Brandy, I can relate! My daughter is one year now. And it’s as if she knew I wrote this because suddenly with her teeth coming in….yep. OUCH. I’m not as bad as I was when I wrote this (nowhere near, thankfully), but back to being sensitive again. I should have seen this coming. LOL.

Ali Mac 1 year ago

Awesome Teresa, I hope he enjoys it! Thanks for sharing :)

Ali Mac 1 year ago

I wish I knew to call the first! I was desperate and delirious…need to put that on my speed dial! And PS – I love that you have nursing experience and this made you crack up!

Ali Mac 1 year ago

Palmer – I can’t even imagine! OUCH! I’m cringing as I’m reading your comment! That sounds about right! :)

Lana 1 year ago

It’s not okay because the first 40 days suck and it’s painful and it’s a lot of work but it’s this first something that we need to do for them. All about supply and demand – once you introduce the bottle it’s a slippery slope – you body adjusts and you lose your supply. I applaud the dedication. Way to go, don’t give up, only gets better from there.

June Sheppard 1 year ago

So Hilarious but could happen!

Magda Weydt 1 year ago


January Bennett 1 year ago

I ended up formula feeding, which I do not feel guilty about. No one in my family has breast fed. No one could have helped me. I tried at the hospital, but the nurses were incompetent and either couldn’t or wouldn’t help me. He just wouldn’t latch. I gave birth on a Wednesday, was released on Saturday, and their ONLY lactation consultant was on vacation until the next Friday. At that point, I just gave up.

Kathren Elainadel Mahan Tyus 1 year ago

See, I’m the mean wife that will reach over and pinch his nipples out of frustration. I can’t sleep because the baby made my nipples bleed, you won’t sleep because I will make your nipples bleed.

Rula 1 year ago

Great article and by the way, I really really feel with you as I had the same problem – bleeding, cracking and basically so much pain that I was literally sobbing on some nights…not to mention that I started considering the fact that my baby was getting blood in her mouth half the time instead of milk! Needless to say I eventually figured out that she wasn’t latching on properly, but it took my N’s almost breaking off before I finally figured it out haha

Ashley Coffey 1 year ago

I guess I don’t get it because I didn’t breastfeed. But yeah, I can totally see a groggy and useless dad actually adding to the stress instead of helping with it.

Brigitte 1 year ago

Laughed so hard!!! Thank you for sharing. As a breastfeeding mom I know it’s not easy, even if it’s not your first child. When it’s the middle of the night, you’re sleep deprived, your babe is screaming and you have no idea what’s wrong, you’ve tried everything you can think of and then some, you really want to talk to a women. One who has actually breastfeed and can help you figure this out.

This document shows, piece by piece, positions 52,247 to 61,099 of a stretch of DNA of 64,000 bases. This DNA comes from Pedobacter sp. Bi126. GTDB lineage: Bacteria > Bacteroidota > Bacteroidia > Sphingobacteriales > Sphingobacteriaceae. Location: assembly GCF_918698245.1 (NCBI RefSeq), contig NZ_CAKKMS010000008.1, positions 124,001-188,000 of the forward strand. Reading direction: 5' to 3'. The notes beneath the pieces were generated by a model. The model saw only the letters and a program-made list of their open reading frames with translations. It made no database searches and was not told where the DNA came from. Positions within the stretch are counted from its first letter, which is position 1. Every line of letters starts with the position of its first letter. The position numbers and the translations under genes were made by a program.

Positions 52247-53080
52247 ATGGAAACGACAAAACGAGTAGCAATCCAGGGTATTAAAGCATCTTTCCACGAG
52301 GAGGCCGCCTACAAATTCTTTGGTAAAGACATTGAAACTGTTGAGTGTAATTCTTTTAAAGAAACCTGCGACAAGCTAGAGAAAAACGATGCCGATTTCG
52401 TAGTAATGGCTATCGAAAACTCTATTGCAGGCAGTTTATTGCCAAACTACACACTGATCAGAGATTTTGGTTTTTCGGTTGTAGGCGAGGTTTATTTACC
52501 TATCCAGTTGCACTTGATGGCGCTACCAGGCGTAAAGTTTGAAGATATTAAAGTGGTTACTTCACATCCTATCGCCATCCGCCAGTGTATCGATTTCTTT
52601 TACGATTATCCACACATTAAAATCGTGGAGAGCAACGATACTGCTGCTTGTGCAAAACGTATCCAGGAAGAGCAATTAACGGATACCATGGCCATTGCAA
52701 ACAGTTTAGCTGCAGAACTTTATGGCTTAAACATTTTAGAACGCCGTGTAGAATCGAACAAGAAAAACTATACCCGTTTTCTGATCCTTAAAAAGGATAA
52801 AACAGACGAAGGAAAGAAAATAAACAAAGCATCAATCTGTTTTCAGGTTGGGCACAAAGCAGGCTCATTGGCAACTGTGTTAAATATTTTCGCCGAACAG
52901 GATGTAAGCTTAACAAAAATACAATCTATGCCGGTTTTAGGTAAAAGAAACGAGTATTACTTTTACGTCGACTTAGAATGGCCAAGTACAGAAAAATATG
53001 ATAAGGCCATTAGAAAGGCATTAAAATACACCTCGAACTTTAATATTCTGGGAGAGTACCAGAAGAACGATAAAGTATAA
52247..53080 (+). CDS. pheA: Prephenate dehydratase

Please don’t forget about the La Leche League!!! They are wonderful. I have turned to the for help many times over the course of breastfeeding. They are available 24/7 as well. Here’s the link to help you find the La Leche League number in your area (International as well) or meetings to attend ( If you are unable to find a Group or Leader near you, 24-hour breastfeeding help is available toll-free in the US from the LLL Breastfeeding Helpline-US at 877-4-LALECHE (877-452-5324).

I hope this helps to know there’s more than one place to turn for help.

Sharon Monheim Yager 1 year ago


Cara 1 year ago

Breastfeeding can be absolutely blissful, but there are challenges. Next time if anyone needs help go to the Breastfeeding USA website. There are volunteers who are on call 24/7 – like me! We even make home visits for free. There are other great organizations like us too! Breastfeeding isn’t always like this particular story and when it is there are solutions.

Christy Crotser 1 year ago

I told my husband that it would feel, for men, like having severe road rash -blood, scraped off skin and all- on your junk, and then have someone attempting to give you a bj… He visibly cringed. Needless to say, nursing my first was horrible. I didn’t have support, but I made it two weeks before I truly couldn’t do it any more. I had fissures around my nipples, blisters, pus, blood, mastitis, and oversupply -plus a baby who was born small because of a cord problem, had a small mouth, and tongue and lip tie. It was hell.
Second was so much better. Until she got teeth (shredded my nipples around the base causing deep fissures) and we both got a thrush infection. That lasted 8 damn months.

Paul 1 year ago

All you women are amazing. No matter your situation you found a way to endure it. My wife and I have six children and she breast fed them all. I watched her go through this and felt so bad for her. Thanks for your sacrifices.

Dusti Beebe 1 year ago

Im glad I’m not the only one to call my brand new baby a piranha!

Nicole Mentch 1 year ago

Due to fever during/after birth, we both ended up on antibiotics. Little did I know that they can cause thrush. For the first month, bf felt like someone was running a razor blade around my nipple with each suckle. But I persevered and thanks to gentian violet, bf became a wonderful thing. Glad I stuck with it! But man, it was a trial!

Sally Jensen 1 year ago

Love it!

Brianna Madsen 1 year ago

Best post ever

Brandy P 1 year ago